I would say… You see me smiling. Not as many as one would have had over the last 25, 30 years. But I also think there’s probably less to gain. So, if I compare this to a structured request with what we have seen in the industry before, I think I can say that probably in the past, yokes were structured differently. There were more security deposits, there were more maintenance reserves. There was maybe even if adjusted for interest rate, a higher lease rate. So, if an airline comes now and says, I need to have concessions, given that we went into this with relatively what I call skinny deals. There’s not that much to take anymore.

      Obviously, what the airlines will look at if they have to, let’s say, go through bankruptcies and have to look at expenses, they will look at upcoming maintenance events. And they might, if it comes to that, select aircraft one over the other with regard to what aircraft have maintenance events in the near term and which ones don’t.

      But generally speaking, I think not a lot has really, really changed except that the optionality for the lessor wars given the magnitude of the event has changed. All the other crises were either very short term as Phil and Greg have said, or they were, kind of, regionally concentrated like SARS. September 11th was reasonably short-term, so we had V-shaped recoveries. And three months’ rent deferral, six months’ rent deferral. Was it three months to six months catch up? MPV neutral structured for the good airlines. That was a possibility.

      I think what we’ll see today in this crisis that we’ll probably have waves of restructuring that’s coming. So, I think from what we’re seeing, there is a typical three months and maybe six months with catch up relatively quickly. But the question is whether that’s enough or not?

      As a lessor, you would sit there, and you would do the same thing you have done 20 years ago. You would effectively take your airline fleet and those that come with the requests and create two buckets. You look at the survivors and those that you think that might not survive. You would historically treat them almost alike with regard to having people on the ground kicking the tires of the aircraft, making sure that the aircraft are okay. Copying records or taking the records. And if push comes to shove, take the aircraft out. All of that today, you would try to do, but given that the travel restrictions are there, it’s a little bit more difficult to organize.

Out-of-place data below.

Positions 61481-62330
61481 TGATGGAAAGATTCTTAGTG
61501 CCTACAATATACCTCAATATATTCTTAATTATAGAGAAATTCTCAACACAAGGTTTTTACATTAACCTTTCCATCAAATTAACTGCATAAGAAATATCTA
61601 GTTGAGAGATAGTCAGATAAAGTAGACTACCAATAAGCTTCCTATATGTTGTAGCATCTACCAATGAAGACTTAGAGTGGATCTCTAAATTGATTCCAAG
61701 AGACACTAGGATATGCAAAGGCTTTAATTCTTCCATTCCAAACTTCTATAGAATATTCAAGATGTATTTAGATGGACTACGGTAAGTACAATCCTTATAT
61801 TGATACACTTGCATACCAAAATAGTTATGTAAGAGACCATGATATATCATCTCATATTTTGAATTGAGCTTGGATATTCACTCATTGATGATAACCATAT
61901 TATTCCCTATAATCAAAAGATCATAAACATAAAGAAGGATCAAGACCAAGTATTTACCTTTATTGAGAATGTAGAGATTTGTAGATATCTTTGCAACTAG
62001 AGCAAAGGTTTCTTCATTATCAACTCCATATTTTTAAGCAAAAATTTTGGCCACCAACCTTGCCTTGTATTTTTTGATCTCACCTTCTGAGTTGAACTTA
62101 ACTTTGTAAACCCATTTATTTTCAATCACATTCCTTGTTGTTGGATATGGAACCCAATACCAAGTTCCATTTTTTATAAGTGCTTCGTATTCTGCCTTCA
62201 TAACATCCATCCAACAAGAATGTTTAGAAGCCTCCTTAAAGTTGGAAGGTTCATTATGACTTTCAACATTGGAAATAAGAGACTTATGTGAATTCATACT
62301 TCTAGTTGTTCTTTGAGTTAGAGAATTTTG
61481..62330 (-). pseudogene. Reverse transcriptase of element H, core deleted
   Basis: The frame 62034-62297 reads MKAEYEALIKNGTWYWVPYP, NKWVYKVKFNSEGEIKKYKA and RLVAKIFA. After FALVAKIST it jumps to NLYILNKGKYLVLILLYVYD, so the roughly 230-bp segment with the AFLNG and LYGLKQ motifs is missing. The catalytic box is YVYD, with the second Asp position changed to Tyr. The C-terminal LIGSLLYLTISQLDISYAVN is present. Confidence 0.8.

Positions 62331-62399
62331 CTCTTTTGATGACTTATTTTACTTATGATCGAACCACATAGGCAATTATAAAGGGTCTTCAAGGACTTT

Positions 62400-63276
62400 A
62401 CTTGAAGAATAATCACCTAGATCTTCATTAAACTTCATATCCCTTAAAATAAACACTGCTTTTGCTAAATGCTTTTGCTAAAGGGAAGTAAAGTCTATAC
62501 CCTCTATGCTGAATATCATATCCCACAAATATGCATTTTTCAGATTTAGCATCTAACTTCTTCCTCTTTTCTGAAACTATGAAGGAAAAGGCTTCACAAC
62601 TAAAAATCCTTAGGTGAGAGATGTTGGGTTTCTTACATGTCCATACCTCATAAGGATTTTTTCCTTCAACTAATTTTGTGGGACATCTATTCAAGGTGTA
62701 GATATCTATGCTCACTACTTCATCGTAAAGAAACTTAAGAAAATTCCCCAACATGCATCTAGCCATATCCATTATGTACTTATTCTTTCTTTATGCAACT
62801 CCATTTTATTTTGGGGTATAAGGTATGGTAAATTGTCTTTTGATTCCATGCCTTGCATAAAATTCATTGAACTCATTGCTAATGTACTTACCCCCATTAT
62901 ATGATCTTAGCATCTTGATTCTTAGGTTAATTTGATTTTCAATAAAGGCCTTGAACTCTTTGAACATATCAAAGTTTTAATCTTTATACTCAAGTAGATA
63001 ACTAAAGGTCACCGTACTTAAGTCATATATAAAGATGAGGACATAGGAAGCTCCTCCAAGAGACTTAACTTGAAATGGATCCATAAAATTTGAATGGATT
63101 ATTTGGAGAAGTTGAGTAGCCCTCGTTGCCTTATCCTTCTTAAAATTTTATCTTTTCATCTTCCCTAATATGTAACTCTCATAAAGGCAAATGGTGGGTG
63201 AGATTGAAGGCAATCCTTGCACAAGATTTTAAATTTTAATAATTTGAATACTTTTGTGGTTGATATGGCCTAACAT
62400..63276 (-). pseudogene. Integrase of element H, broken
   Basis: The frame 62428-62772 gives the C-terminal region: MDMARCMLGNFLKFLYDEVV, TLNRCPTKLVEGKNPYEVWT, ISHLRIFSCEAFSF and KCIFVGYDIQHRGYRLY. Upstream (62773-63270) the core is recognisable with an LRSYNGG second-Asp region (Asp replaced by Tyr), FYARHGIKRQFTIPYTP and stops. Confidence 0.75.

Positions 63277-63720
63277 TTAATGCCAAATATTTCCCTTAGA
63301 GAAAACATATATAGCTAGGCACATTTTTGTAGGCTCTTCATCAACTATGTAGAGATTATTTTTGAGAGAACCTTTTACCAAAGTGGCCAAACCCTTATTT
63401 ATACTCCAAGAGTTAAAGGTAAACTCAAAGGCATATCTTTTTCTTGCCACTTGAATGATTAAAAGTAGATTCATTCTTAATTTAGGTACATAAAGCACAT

But I think what lessors have to face is the situation where the optionality around what you can do with the assets is not as great as in the past. So after SARS and problems in South East Asia, you could take an aircraft and deploy it somewhere else. Today with the vast majority of the fleet being grounded, it’s very difficult as a resort to take an aircraft back because you would know that you have to put it into storage, and you have to, kind of, wait for the market to recover to release it again. So, I think it will be every lessor’s interest, and that makes this process of, let’s say interesting, to keep the aircraft with the airline. And therefore, the airline might have a bit more leverage than they would have had in the past because the optionality that the lessor had was taking the aircraft out and saying, “I’m going to go somewhere else.” That is somewhat restricted and curtailed.

      On the other hand, airlines that will come out of this will be stronger. So, I think it’s a restructuring for the right airline. You’ve been seen as it, sort of, helps the right airline that, kind of, positions, the company nicely for additional business in the future.

      Thank you, Heinrich.

      That’s about it from me.

      Yes, that’s a very comprehensive response and insight. Niall, Phil, would you have something additional to add to Heinrich’s response?

      Non-Ideal Options for Lessors

      Yeah. If I could just mention. Certainly, among our client base, you know, we’ve all seen lessors take the approach of trying to work with airlines. Try to give them that three or six-month deferral period which is necessary. But in terms of their options. I mean, probably the worst option at the moment would be to have your aircraft trapped within a bankrupt airline where it takes a protractive period to either get your aircraft back or indeed to get any of the money that’s due to you back. But at the moment, the second-worst option is probably having your aircraft returned. Because there is no market at the moment, there is no alternative places where you can move the aircraft and find a new lessee. This is a global pandemic. It’s not going to change quickly from that situation.